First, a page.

The Google Knowledge Graph is essentially a central source of factual data or information, which is gathered from a variety of sources, and compiled in one location. The Google Knowledge Graph uses search algorithms to source and organise the data.
In a way it is similar to Wikipedia in that sense, but there are differences, some being that The Google Knowledge Graph has a host of specialist information such as stock prices, and sports scores.
The data is then organised and presented to users in an information box alongside search results. The Google Knowledge Graph can present information such as stock prices, business information, and weather.
The Google Knowledge Graph, also provides results for voice related queries, versus queries that are typed in. The ability to differentiate from traditional search and voice search provides users with a potentially natural experience in line with how a user would naturally conversate. This is useful, as the use of voice queries has increased over the years, with devices such as Alexa, Google Assistance, and Siri.
The Google Graph also differs from traditional search results in that it offers results based on how a user may naturally speak versus keyword matching. For example if a user was searching for a fast food restaurant, and forgot the name of the fast food place, they could carry out the following search query ‘Golden Arches fast food place’ a list of information about ‘McDonald’s’ appears in search results. In this instance the search query did not use the name of the business, but the searcher knew they were looking for a distinct image.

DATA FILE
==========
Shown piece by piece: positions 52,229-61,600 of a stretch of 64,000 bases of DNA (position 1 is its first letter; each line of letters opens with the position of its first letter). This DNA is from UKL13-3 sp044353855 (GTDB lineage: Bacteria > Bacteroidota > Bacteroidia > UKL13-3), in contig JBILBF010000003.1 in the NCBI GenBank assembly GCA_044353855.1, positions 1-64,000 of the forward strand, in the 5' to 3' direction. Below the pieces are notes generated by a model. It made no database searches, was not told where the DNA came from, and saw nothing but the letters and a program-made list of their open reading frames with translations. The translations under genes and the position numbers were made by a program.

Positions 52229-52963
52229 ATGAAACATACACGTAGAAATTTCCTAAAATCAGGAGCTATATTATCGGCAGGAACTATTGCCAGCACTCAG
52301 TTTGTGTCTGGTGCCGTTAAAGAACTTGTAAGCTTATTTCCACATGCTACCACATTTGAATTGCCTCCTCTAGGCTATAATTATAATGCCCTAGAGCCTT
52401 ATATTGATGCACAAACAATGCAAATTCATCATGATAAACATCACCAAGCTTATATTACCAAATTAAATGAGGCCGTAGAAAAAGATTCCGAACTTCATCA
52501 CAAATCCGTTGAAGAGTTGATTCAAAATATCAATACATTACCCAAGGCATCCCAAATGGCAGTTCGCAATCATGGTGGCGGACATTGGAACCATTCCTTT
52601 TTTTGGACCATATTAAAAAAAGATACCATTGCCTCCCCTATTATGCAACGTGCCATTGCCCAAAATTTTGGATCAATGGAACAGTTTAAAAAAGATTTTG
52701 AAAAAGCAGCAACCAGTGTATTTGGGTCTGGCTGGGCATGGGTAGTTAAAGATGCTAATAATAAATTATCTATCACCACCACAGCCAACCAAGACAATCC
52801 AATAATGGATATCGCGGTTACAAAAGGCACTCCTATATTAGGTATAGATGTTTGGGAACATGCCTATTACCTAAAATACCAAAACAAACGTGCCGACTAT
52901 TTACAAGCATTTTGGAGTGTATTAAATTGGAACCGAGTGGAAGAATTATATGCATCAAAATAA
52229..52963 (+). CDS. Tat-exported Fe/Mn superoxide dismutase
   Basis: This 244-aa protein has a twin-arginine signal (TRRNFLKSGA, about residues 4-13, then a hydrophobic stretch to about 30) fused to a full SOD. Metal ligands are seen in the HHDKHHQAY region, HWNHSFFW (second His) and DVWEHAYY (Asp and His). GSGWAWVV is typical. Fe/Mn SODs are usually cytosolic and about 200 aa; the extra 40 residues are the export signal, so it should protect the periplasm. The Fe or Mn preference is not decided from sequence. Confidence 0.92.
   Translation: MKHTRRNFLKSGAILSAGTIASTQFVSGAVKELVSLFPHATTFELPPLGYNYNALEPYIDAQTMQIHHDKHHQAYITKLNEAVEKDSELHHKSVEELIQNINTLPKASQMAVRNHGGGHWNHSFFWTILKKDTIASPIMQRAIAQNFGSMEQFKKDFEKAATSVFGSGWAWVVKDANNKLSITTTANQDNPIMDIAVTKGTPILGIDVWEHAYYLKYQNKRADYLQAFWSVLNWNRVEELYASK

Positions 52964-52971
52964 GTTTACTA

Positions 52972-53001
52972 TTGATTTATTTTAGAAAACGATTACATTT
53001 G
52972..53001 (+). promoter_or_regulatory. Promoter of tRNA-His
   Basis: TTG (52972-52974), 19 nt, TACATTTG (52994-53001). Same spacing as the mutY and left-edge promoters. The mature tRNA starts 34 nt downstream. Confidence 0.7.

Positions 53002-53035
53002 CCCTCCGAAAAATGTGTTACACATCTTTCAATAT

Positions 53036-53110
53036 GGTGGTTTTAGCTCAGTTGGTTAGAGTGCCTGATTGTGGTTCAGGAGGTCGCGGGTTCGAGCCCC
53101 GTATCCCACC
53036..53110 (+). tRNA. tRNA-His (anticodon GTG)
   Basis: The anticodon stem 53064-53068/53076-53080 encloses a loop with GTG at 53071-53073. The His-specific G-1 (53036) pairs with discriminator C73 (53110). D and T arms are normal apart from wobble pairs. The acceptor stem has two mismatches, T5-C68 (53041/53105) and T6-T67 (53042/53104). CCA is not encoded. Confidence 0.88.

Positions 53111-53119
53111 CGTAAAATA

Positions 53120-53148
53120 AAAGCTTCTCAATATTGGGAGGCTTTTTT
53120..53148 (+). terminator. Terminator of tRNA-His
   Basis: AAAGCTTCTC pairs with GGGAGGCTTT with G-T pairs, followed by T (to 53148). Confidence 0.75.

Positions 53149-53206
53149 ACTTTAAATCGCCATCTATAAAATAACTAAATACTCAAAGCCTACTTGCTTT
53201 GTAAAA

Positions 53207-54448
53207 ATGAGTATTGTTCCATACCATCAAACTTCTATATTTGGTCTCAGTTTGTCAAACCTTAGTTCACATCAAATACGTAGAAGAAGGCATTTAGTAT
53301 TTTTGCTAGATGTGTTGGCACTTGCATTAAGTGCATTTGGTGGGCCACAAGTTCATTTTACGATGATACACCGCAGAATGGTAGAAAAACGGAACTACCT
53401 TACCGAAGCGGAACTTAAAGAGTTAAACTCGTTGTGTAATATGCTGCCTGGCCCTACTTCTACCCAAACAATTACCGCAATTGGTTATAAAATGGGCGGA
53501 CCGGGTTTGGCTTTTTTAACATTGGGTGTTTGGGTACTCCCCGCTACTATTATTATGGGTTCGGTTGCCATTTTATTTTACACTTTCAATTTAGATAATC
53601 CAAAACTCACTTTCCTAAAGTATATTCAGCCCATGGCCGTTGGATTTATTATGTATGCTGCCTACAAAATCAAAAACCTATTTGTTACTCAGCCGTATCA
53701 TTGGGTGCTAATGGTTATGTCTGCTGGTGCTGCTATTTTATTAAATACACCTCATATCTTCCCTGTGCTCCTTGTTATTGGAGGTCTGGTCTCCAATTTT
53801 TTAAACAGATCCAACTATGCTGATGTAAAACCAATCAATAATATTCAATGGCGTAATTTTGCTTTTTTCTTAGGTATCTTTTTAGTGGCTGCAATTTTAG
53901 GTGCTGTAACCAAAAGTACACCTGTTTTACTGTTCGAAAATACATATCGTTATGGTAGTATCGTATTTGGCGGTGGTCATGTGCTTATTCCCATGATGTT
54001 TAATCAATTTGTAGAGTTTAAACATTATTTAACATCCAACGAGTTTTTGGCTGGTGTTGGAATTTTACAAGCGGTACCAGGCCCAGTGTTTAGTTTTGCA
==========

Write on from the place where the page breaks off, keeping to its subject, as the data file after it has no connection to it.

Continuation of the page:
Going further than a traditional search The Google Knowledge Graph, can also compile a list of other useful relevant information for the user. If we look at the example above for McDonald’s, the query may also yield results about the types of burgers the business sells, the date the business was founded, and the locations that you can find the business.
Google Knowledge Graph also shows data in Knowledge cards and Knowledge panels. This can be a good thing from a SERPs (search engine results pages) point of view. But essentially you will first need to get into the Google Knowledge Graph – the benefits of doing so is that you may improve trust and authority with users of search engines and improve visibility. This is great for SEO efforts.
Why is this good for SEO efforts? This can be looked at from two perspectives, one from the user perspective as the results should be more relevant. The other hand, this could generate more traffic for businesses or service providers. Not only will this mean that this can improve SEO traffic to a business, but a user can find relevant information quickly.
How can your business get in the Google Knowledge Graph?
1. Add schema mark-up
2. Add your business to Google My Business
3. Improve your outreach and link building
4. Add an entry to wikidata.org or create a wiki page.
5. Consistency – regular updates or fresh content on your site